Chronic stress has been shown to be linked to higher risks of such diseases as heart disease, diabetes, cancer and mental illness. However, in addition to these diseases, there is growing evidence that chronic stress in fact shortens one’s lifespan irrespective of any disease risk.
Scientists from the University of California, San Francisco, have a discovered a link between constant anxiety and lower levels of a hormone that regulates aging and lifespan termed klotho. Klotho is demonstrated to help strengthen arteries, protect against cognitive decline and improve bone density — all factors needed for aging well.
Anxiety and chronic stress result in physical and emotional responses that increase heart rate, precipitate heart attack, produce poor concentration, bring about sleeping problems and mood issues. Although moderate levels of stress result in us moving forward in our goals and result in positive activities, chronic anxiety is negative and life- limiting.
There are many activities that you can undertake to ensure that you don’t let stress get the upper hand. Inconsistent sleep patterns not only affect one’s physical health but also can turn into a vicious cycle of stress, causing poor sleep and poor sleep exacerbating the stress levels. I’ve written a number of times on the value of sleep hygiene and the importance of getting a good solid 7-9 hours of sleep a night. There is no substitute for sound rest, so make it a priority.
Smiling, laughing and expressing gratitude may seem like “airy fairy” ways of combating stress, but significant research has demonstrated that those with positive attitudes, those who appreciate the good in their lives and who have good senses of humor combat stress better. Find something funny on the internet and laugh out loud. It is a great anxiety breaker. Surround yourself with positive sayings, positive people and positive affirmations. Get some play time into your life.
Go for a nice long relaxing walk, play with a dog or a child, and just be in the moment. Don’t fret about the future or the negative things in your life. You can think yourself less stressed.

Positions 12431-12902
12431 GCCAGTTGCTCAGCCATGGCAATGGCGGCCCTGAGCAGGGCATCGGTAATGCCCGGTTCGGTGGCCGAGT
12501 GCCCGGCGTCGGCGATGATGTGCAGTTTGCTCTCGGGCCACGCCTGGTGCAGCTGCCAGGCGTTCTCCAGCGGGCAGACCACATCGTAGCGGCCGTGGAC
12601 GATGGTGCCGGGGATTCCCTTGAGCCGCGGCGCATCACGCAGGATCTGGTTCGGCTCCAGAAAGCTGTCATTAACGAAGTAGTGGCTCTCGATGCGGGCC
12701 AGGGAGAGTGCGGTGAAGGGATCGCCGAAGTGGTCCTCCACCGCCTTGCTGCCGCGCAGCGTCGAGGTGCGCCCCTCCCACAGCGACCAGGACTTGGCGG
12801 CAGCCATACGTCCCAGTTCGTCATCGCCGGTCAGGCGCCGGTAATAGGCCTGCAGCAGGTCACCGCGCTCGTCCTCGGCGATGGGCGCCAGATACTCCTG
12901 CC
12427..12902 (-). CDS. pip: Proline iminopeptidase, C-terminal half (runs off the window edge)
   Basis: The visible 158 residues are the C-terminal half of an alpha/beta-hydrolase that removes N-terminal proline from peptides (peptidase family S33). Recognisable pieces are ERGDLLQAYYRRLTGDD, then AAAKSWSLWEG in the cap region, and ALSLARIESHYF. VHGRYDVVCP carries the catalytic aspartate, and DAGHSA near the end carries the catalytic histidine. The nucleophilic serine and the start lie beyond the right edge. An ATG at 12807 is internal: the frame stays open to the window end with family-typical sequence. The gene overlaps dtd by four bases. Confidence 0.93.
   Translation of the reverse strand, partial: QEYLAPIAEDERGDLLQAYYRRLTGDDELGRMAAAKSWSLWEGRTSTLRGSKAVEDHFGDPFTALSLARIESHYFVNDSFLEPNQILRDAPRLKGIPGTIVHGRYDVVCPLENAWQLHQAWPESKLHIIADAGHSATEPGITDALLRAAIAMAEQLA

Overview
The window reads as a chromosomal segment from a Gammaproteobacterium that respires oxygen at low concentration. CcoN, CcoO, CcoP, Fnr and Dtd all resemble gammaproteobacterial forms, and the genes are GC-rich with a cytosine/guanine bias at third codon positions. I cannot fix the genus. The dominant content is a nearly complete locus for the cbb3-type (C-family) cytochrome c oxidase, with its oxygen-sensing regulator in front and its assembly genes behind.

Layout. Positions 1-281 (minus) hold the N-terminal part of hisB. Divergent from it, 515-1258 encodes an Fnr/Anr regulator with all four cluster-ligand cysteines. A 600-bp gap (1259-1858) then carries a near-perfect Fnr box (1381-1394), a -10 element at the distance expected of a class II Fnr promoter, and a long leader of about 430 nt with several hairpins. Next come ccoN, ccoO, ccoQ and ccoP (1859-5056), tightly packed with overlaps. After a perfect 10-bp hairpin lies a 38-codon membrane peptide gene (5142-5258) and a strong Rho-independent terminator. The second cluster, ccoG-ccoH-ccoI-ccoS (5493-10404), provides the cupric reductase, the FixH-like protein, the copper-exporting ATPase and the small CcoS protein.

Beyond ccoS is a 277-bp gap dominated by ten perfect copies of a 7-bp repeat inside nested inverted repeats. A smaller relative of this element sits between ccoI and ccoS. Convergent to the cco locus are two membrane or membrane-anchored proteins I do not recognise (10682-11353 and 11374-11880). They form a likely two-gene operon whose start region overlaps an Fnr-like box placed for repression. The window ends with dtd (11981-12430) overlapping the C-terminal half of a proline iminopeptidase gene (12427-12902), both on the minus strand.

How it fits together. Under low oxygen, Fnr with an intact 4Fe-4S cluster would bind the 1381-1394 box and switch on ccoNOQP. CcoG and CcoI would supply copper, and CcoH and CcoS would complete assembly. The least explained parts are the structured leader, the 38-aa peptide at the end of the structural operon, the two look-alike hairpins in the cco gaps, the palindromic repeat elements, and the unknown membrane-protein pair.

Eating right can make a huge difference in your anxiety level as well. In fact, eating junk can increase your anxiety because your body becomes more acidic from junk food and that raises your level of irritability. Although it is tempting to reach for the sugar, it is the worst choice possible. Vitamin B (the gamut) and Omega 3 fatty acids are known to combat stress and depression. Fatty fish have Omega 3 s and Vitamin B abounds in plant sources. Whole grains help your body produce serotonin that helps induce a feeling of calm.
Breathing deeply and meditation are proven relaxation methods that people have been using for thousands of years.
Short shallow breaths signify stress, and actually induce more stress as one doesn’t clear the carbon dioxide from the blood well with short shallow breaths. This leads again to a build-up of acid in the blood, whereas long slow deep breaths as used in meditation or yoga fill the body with oxygen and normalize the blood pH level.
By opening up the ribcage and breathing deeply, you also let your organs and posture normalize into a healthy position. In yoga or meditation, frequently part of the goal is to appreciate silence. Disconnect from the TV, the phone, the internet, the nasty news, and just be silent and in the moment.
Being with like-minded people who are also interested in positive and stress reducing interaction is in itself a benefit. Socializing in a positive way produces an anxiety reducing hormone called oxytocin.
Creating a vision board with happy and carefree goals on it as a reminder to enjoy life and not be overwhelmed with anxiety is a very effective way of dealing with stress.
Putting up a vision of a trip that you would like to take, or a new car or home that you would like, and then dreaming about how nice that will be is a better way of achieving goals than stressing about how you are going to achieve them. Goals are great — achieving them should be fun, not stressful.
Sometimes we get stressed out because we are unorganized. Clutter and dirt in our surroundings can add to the messiness of our thoughts. Clean up your surroundings and develop habits that help you maintain a stress-less environment. Instead of frantically searching around for your keys when you are already late, always puts your keys in the same handy place so you know where to find them. Plan your good nutritious meals ahead so you are always fed well. Plan your activities so that you get the sleep you need and schedule in some “you” time to exercise, meditate and dream. It just takes some organization and your life can be long and much less stressful.
Dr. Jane Riley, EdD, is a certified personal trainer, nutritional adviser and behavior change specialist. She can be reached at email@example.com, (808) 212-8119, www.janerileyfitness.com.